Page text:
The Filipino public looks kindly at such quiet heroes as Osmeña, but quickly forgets them. For this reason we owe a debt to this man, for history is bound to give him his just due.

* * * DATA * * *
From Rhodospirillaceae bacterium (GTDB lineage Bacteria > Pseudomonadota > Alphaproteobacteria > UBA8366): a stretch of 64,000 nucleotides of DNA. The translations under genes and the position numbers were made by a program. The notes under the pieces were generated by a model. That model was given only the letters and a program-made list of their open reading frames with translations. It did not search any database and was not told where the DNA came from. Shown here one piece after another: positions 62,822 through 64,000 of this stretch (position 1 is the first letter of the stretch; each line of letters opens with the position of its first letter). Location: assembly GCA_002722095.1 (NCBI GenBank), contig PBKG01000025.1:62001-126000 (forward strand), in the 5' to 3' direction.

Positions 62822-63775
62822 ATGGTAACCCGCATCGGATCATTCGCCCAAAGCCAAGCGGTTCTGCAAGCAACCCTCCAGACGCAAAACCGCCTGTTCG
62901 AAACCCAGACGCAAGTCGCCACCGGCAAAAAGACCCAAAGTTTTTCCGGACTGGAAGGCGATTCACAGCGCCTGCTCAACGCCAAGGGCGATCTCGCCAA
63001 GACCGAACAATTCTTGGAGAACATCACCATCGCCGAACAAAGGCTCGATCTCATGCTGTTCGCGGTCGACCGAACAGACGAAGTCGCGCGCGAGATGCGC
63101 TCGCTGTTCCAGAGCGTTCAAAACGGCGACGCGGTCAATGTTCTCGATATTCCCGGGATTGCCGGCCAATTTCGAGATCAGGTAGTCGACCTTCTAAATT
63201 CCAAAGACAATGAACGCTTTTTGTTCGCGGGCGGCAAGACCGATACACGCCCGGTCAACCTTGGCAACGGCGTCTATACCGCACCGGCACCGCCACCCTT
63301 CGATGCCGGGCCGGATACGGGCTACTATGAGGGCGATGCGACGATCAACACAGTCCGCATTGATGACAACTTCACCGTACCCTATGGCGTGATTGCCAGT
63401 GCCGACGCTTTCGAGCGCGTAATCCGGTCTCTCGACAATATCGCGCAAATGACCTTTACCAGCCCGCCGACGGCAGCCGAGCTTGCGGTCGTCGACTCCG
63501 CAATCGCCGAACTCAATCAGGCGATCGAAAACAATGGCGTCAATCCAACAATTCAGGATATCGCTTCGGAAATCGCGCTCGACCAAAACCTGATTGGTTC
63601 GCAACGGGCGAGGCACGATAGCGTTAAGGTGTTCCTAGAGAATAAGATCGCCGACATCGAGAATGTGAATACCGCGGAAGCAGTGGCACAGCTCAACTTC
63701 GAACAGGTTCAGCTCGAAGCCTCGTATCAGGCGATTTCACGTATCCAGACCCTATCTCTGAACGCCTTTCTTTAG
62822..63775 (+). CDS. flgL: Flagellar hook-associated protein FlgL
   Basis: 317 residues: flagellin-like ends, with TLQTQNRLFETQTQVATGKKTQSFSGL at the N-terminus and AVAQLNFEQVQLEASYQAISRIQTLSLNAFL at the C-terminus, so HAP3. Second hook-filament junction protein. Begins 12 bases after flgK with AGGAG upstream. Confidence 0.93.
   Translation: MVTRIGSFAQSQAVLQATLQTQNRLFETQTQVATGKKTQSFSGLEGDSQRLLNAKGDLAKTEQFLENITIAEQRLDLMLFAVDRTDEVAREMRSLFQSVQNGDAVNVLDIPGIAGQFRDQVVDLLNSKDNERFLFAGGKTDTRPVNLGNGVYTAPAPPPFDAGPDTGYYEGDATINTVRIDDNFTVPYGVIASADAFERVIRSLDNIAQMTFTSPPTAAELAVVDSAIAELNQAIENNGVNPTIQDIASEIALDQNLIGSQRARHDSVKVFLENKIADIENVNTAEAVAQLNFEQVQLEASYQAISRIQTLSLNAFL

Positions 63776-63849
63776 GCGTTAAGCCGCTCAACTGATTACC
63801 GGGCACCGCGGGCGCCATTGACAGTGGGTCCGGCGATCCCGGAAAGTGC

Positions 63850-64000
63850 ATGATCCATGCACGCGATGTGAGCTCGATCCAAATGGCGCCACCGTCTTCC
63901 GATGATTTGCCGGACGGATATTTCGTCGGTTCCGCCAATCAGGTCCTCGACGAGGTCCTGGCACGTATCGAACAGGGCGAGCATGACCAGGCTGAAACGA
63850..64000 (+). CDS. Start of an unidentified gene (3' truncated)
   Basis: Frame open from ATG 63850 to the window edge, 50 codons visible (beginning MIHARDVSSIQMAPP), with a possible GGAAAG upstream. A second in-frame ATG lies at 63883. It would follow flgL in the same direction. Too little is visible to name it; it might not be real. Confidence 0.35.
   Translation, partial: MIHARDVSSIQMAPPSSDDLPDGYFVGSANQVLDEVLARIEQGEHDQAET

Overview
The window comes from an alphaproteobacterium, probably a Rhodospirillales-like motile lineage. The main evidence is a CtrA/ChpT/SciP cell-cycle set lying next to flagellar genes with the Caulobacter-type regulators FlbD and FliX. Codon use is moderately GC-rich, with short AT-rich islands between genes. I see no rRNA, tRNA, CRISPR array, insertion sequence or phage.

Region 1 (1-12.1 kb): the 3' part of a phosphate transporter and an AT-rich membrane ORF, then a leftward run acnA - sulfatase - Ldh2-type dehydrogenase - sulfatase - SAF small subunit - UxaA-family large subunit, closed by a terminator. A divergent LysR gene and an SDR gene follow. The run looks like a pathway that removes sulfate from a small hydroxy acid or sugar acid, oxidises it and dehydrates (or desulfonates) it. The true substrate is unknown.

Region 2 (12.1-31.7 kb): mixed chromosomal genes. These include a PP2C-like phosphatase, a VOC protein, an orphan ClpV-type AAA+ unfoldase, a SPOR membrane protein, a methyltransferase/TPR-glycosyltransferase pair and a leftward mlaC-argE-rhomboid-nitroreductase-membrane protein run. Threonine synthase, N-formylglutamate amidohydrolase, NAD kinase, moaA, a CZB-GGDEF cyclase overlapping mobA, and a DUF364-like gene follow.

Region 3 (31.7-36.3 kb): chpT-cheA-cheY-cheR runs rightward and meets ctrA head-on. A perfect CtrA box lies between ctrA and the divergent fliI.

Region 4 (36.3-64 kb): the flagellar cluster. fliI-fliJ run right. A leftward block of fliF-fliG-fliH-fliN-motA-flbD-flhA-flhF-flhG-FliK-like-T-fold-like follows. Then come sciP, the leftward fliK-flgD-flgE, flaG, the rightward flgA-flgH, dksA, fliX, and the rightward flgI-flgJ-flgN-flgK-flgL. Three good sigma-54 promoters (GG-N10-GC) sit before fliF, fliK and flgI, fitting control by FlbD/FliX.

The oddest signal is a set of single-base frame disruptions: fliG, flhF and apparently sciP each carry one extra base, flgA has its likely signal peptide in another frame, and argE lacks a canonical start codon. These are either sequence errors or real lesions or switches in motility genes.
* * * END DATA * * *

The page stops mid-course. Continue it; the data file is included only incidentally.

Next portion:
I knew him well, I held him in the highest esteem and respect. Quezon knew him well, and held him in great respect, affection, and esteem even in their most bitter contentious moments. He had such high regard for him, and such respect for Osmeña’s political weight, that when Quezon ran for the Presidency of the Commonwealth, a post to which Osmeña himself could have aspired, he insisted that Osmeña be his running mate. That this respect for Osmeña’s drawing power was well-founded was demonstrated by Osmeña’s receiving many more popular votes than Quezon in the elections. But Quezon knew that Osmeña would always accept in good grace the role of a second man, for that was the nature of Osmeña’s dedication to the common weal, to give it precedence over his personal interests. Osmeña was, in truth, as great a follower as he was leader, a number one man. In the political game that Quezon was playing, he was determined to be that man, and Osmeña, team-player that he was, wanted to save the country from a destructive conflict had he opted to contest the position with Quezon. In the ebb and flow of political contention, the true worth of Osmeña as a statesman was manifesting itself.